Blood pressure cuff alias sphygmomanometer is the apparatus used to monitor blood pressure. Since it is a manual gadget, it includes a rubber-inflating holder with a fixed air stopcock, a limb cuff, and an inbuilt stethoscope used for auscultation. Conversely, not all types come with a stethoscope, at times one has to purchase it independently, not forgetting a control scale. The control scale has a needle that oscillate clockwise when the cuff is puffed up, and anticlockwise once the cuff is collapsed, which afterwards offers you the readings for your blood pressure measurement. Following are apt steps to consider when learning how to take blood pressure with cuff.
Choose the right equipment
To know how to take blood pressure with cuff you will need:
• A fitting sized blood pressure cuff
• Blood pressure monitor like an aneroid, mercury column sphygmomanometer, or an automatic
gadget with a manual inflate feature
• A superior stethoscope
Prepare the patient
Ensure the subject is relaxed; allow the patient about 5 minutes to unwind prior taking the initial
measurements. Position the patient in an upright pose with the upper limb placed same level as the
heart and feet flat on the surface.
Choose the proper BP cuff size
How is blood pressure taken with cuff? Now, enfold the cuff around the patient’s limb with the help
of the index streak to establish whether the arm’s perimeter is in the limited extent. If not, select the
fitting tinier or bigger cuff.
Enfold the BP cuff on the patient’s arm
Palpate the brachial artery and place the BP cuff so that the artery indicator aims to the brachial blood
vessel. Enfold the BP cuff tightly around the upper arm.
Inflate the BP cuff
Commence inflating the cuff bulb listening to the thump sounds. After you have pumped the BP cuff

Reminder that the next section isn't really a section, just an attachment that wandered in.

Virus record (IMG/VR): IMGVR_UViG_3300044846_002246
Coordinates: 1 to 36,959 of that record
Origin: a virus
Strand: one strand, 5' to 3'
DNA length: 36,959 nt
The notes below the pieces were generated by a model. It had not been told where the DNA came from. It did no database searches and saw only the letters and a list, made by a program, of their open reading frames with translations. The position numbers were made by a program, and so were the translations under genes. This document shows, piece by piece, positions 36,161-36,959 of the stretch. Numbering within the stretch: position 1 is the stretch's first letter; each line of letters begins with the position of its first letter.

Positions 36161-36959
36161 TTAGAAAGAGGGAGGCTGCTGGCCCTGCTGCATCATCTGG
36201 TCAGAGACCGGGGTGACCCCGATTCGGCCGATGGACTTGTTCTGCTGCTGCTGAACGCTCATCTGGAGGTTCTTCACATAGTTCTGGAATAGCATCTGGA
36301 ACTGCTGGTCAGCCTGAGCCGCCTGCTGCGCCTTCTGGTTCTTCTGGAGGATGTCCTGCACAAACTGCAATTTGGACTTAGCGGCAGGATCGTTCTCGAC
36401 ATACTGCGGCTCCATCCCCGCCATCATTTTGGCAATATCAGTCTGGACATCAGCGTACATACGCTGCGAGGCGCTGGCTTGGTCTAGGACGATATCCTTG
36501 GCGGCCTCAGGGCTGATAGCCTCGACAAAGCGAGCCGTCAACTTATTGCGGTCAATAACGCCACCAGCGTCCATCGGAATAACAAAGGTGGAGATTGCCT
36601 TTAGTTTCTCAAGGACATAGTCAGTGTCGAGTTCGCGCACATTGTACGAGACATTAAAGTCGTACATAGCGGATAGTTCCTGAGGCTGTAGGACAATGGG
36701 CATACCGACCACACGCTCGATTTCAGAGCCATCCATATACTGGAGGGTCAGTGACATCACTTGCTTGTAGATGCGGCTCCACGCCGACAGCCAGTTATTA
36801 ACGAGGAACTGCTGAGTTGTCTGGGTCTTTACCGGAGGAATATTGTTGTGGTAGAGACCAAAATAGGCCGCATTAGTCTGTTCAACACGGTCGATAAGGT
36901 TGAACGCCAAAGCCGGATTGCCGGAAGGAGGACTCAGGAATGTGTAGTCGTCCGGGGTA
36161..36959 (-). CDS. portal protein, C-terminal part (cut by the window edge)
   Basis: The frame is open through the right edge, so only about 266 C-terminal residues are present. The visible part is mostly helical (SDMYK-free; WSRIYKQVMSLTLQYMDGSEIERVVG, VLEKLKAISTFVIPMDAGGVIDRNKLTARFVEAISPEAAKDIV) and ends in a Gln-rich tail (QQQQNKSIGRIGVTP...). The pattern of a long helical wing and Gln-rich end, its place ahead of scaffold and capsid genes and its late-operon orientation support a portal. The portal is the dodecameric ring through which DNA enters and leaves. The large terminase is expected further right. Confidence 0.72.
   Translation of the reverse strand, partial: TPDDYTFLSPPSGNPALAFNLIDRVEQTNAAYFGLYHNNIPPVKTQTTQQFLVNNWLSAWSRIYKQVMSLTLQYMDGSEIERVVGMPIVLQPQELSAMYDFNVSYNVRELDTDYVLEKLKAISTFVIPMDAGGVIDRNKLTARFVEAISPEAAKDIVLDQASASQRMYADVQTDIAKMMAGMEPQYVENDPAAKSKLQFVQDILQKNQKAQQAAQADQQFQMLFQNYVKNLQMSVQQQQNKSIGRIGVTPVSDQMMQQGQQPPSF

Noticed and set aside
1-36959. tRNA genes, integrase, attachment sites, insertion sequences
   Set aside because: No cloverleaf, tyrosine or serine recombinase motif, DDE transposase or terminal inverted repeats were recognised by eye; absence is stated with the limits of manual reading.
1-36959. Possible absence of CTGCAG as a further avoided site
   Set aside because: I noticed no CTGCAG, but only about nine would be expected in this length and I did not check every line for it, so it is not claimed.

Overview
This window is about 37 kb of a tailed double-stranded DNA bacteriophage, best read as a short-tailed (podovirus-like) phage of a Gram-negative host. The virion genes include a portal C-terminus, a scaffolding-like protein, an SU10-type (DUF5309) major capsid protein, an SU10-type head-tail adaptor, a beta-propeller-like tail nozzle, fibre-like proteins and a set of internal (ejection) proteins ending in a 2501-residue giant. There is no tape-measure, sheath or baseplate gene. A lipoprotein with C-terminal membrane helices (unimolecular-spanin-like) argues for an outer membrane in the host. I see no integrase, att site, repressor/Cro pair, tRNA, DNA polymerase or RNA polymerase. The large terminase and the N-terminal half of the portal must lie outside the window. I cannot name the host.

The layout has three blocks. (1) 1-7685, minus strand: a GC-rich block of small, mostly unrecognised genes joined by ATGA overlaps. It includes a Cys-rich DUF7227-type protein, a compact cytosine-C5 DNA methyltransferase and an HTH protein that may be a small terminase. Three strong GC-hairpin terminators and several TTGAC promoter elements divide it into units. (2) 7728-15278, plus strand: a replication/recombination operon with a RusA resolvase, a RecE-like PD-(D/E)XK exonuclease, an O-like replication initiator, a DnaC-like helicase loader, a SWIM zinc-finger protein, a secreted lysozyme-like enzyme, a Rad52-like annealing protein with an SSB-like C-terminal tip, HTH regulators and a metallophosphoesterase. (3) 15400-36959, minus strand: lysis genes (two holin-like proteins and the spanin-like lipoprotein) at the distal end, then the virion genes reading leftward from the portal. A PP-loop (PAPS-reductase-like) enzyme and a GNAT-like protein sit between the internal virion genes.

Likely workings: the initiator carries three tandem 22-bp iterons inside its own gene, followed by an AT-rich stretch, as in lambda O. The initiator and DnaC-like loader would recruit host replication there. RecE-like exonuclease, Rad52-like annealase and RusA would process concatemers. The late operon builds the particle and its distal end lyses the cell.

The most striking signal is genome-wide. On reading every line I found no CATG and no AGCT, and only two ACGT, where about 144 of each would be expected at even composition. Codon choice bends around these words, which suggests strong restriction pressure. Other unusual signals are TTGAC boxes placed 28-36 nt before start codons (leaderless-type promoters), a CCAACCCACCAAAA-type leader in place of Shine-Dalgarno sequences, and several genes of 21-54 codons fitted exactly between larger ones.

adequately to stop blood flow, no sounds should be heard via the stethoscope. The scale should
read around 30 to 40 mm Hg beyond the patient’s usual blood pressure readings. In case you do not
recognize this reading, you can puff up the cuff to around 160 to 180 mmHg.
Slowly deflate the BP cuff
Start deflating. The pressure should escape at 2-3 mmHg per second, a faster rate might probably bring
about a vague reading. This is, however, an important stage for anyone learning how to take blood
pressure with cuff.
Listen for the Systolic Reading
The initial event of rhythmic sounds one hears as blood commences to thrust in the artery is the
patient’s systolic pressure. It may be similar to a pitter-patter noise in the beginning.
Listen for the diastolic reading
Go on listening as the Blood Pressure cuff pressure falls and the sounds disappear. Take note of the
scale readings after the rhythmic sounds halts. This is the diastolic pressure reading.
Double check for Accuracy
Take a reading on both limbs and calculate the average of the readings. To inspect the pressure once
more for correctness, delay about five minutes prior to taking another reading. Normally, blood
pressure is higher during the morning hour and lower at sunset. If the blood pressure reading is a
distress or white coat hypertension probability is noticed, a 24-hour blood pressure examination may be
needed to evaluate the person’s general blood pressure précis.